assistance to Negro students seeking admission to the state university; and had
supported a Negro boycott of the bus lines in Montgomery to compel the seating
of passengers without regard to race. The bill recited that the Association, by
continuing to do business in Alabama without complying with the qualification
statute, was ". . . causing irreparable injury to the property and civil rights of
the residents and citizens of the State of Alabama for which criminal
prosecution and civil actions at law afford no adequate relief . . . ." On the day
the complaint was filed, the Circuit Court issued ex parte an order restraining
the Association, pendente lite, from engaging in further activities within the
State and forbidding it to take any steps to qualify itself to do business therein.
Petitioner demurred to the allegations of the bill and moved to dissolve the
restraining order. It contended that its activities did not subject it to the
qualification requirements of the statute and that in any event what the State
sought to accomplish by its suit would violate rights to freedom of speech and
assembly guaranteed under the Fourteenth Amendment to the Constitution of
the United States. Before the date set for a hearing on this motion, the State
moved for the production of a large number of the Association's records and
papers, including bank statements, leases, deeds, and records containing the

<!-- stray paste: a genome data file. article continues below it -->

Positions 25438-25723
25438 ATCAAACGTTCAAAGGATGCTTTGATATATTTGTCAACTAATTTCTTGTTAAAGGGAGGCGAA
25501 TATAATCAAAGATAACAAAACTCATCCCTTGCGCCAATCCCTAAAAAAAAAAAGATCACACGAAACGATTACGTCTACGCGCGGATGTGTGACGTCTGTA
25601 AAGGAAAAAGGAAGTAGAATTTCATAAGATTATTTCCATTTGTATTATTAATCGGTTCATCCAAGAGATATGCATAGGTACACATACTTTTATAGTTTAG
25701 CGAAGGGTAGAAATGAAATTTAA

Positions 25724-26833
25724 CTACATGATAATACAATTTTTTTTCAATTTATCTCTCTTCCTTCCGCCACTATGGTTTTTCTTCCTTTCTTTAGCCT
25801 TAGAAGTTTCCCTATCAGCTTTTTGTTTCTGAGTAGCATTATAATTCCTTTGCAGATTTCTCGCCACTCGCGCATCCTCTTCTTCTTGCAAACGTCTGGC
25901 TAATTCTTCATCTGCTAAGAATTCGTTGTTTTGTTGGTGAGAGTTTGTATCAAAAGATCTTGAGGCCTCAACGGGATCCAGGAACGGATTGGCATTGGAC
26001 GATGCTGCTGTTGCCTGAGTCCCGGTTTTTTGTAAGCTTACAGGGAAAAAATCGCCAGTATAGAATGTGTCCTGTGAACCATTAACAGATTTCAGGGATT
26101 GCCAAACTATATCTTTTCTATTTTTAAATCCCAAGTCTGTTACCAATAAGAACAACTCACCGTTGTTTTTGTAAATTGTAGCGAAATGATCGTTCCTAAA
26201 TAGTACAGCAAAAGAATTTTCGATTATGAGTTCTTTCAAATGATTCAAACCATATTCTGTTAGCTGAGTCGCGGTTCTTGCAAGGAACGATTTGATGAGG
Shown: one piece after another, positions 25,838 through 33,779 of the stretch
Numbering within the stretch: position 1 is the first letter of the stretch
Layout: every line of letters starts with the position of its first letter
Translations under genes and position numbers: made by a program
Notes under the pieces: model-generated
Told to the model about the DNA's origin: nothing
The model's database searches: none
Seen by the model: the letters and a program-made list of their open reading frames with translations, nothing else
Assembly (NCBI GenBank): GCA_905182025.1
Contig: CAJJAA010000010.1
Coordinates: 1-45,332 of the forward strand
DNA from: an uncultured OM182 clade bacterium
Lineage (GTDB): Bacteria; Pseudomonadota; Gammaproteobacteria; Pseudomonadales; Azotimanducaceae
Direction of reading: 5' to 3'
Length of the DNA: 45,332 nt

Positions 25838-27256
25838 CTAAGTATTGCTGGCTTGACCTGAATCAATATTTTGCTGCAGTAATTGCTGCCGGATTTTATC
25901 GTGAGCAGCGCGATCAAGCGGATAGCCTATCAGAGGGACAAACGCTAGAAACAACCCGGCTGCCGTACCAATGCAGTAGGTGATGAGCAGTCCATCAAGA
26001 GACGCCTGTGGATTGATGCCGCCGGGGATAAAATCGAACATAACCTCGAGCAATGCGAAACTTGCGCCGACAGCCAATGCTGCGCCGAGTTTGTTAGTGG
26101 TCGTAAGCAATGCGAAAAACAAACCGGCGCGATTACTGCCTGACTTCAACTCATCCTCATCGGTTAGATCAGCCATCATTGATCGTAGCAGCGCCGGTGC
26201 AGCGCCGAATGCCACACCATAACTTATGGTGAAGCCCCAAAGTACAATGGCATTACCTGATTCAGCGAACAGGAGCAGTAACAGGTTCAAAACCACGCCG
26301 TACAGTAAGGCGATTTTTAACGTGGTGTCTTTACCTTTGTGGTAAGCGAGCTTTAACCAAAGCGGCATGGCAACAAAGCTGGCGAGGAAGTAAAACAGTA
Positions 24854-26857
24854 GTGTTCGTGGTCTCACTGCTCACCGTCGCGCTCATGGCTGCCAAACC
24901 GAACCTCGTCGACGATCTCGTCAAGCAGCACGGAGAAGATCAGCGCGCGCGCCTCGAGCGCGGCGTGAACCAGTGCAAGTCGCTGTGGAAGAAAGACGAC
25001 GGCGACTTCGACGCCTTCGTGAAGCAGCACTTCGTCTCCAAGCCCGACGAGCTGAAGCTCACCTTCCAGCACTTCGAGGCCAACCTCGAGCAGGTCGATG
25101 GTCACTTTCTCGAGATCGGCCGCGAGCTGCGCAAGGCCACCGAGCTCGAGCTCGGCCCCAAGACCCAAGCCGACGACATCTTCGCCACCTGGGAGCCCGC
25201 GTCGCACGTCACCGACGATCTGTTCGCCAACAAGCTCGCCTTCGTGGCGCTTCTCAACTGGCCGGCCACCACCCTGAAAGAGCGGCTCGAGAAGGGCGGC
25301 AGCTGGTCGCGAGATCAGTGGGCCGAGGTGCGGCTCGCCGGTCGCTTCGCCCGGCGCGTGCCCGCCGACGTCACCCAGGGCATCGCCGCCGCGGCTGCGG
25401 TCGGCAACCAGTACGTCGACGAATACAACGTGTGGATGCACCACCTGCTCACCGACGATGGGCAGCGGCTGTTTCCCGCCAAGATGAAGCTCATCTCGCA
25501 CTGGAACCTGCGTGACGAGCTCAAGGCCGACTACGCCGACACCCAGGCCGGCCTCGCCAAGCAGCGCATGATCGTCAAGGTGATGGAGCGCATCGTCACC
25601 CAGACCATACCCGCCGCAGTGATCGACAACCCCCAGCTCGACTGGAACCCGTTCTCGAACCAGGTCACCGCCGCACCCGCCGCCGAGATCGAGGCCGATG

names and addresses of all Alabama "members" and "agents" of the Association.
It alleged that all such documents were necessary for adequate preparation for
the hearing, in view of petitioner's denial of the conduct of intrastate business
within the meaning of the qualification statute. Over petitioner's objections, the
court ordered the production of a substantial part of the requested records,
including the membership lists, and postponed the hearing on the restraining
order to a date later than the time ordered for production.
Thereafter petitioner filed its answer to the bill in equity. It admitted its
Alabama activities substantially as alleged in the complaint and that it had not
qualified to do business in the State. Although still disclaiming the statute's
application to it, petitioner offered to qualify if the bar from qualification made
part of the restraining order were lifted, and it submitted with the answer an
executed set of the forms required by the statute. However petitioner did not
comply with the production order, and for this failure was adjudged in civil
contempt and fined $10,000. The contempt judgment provided that the fine
would be subject to reduction or remission if compliance were forthcoming
within five days but otherwise would be increased to $100,000.
At the end of the five-day period petitioner produced substantially all the data
called for by the production order except its membership lists, as to which it
contended that Alabama could not constitutionally compel disclosure, and
moved to modify or vacate the contempt judgment, or stay its execution pending
appellate review. This motion was denied. While a similar stay application,
which was later denied, was pending before the Supreme Court of Alabama, the
Circuit Court made a further order adjudging petitioner in continuing contempt
and increasing the fine already imposed to $100,000. Under Alabama law the
effect of the contempt adjudication was to foreclose petitioner from obtaining a
hearing on the merits of the underlying ouster action, or from taking any steps